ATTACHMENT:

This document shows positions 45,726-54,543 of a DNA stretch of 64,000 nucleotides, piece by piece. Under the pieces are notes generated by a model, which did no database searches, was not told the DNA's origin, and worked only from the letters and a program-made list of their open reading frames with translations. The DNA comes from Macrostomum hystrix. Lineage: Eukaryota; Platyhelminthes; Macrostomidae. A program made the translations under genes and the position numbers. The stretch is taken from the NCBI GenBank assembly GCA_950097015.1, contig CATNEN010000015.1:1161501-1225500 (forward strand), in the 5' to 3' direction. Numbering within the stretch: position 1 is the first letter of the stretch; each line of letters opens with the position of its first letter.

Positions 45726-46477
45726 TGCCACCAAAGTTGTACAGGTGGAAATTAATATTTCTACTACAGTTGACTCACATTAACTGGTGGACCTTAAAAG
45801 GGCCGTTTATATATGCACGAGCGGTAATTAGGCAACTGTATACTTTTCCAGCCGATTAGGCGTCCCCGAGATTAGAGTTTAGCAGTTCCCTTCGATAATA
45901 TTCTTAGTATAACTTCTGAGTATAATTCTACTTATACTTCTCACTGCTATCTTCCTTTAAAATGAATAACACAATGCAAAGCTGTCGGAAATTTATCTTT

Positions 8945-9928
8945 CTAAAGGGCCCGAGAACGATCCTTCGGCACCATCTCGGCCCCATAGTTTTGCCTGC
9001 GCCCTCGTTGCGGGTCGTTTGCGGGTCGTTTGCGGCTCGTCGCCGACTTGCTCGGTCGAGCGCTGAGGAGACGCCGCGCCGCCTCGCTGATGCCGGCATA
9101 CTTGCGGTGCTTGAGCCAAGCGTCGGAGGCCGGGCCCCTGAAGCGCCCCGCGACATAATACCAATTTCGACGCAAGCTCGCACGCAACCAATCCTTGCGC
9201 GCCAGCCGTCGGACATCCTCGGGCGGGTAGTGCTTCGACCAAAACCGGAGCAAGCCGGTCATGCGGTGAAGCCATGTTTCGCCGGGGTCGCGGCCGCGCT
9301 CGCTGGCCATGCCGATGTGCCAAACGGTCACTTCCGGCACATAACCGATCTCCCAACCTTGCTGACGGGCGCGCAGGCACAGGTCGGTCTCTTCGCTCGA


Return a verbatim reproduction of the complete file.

This document shows positions 45,726-54,543 of a DNA stretch of 64,000 nucleotides, piece by piece. Under the pieces are notes generated by a model, which did no database searches, was not told the DNA's origin, and worked only from the letters and a program-made list of their open reading frames with translations. The DNA comes from Macrostomum hystrix. Lineage: Eukaryota; Platyhelminthes; Macrostomidae. A program made the translations under genes and the position numbers. The stretch is taken from the NCBI GenBank assembly GCA_950097015.1, contig CATNEN010000015.1:1161501-1225500 (forward strand), in the 5' to 3' direction. Numbering within the stretch: position 1 is the first letter of the stretch; each line of letters opens with the position of its first letter.

Positions 45726-46477
45726 TGCCACCAAAGTTGTACAGGTGGAAATTAATATTTCTACTACAGTTGACTCACATTAACTGGTGGACCTTAAAAG
45801 GGCCGTTTATATATGCACGAGCGGTAATTAGGCAACTGTATACTTTTCCAGCCGATTAGGCGTCCCCGAGATTAGAGTTTAGCAGTTCCCTTCGATAATA
45901 TTCTTAGTATAACTTCTGAGTATAATTCTACTTATACTTCTCACTGCTATCTTCCTTTAAAATGAATAACACAATGCAAAGCTGTCGGAAATTTATCTTT

Positions 8945-9928
8945 CTAAAGGGCCCGAGAACGATCCTTCGGCACCATCTCGGCCCCATAGTTTTGCCTGC
9001 GCCCTCGTTGCGGGTCGTTTGCGGGTCGTTTGCGGCTCGTCGCCGACTTGCTCGGTCGAGCGCTGAGGAGACGCCGCGCCGCCTCGCTGATGCCGGCATA
9101 CTTGCGGTGCTTGAGCCAAGCGTCGGAGGCCGGGCCCCTGAAGCGCCCCGCGACATAATACCAATTTCGACGCAAGCTCGCACGCAACCAATCCTTGCGC
9201 GCCAGCCGTCGGACATCCTCGGGCGGGTAGTGCTTCGACCAAAACCGGAGCAAGCCGGTCATGCGGTGAAGCCATGTTTCGCCGGGGTCGCGGCCGCGCT
9301 CGCTGGCCATGCCGATGTGCCAAACGGTCACTTCCGGCACATAACCGATCTCCCAACCTTGCTGACGGGCGCGCAGGCACAGGTCGGTCTCTTCGCTCGA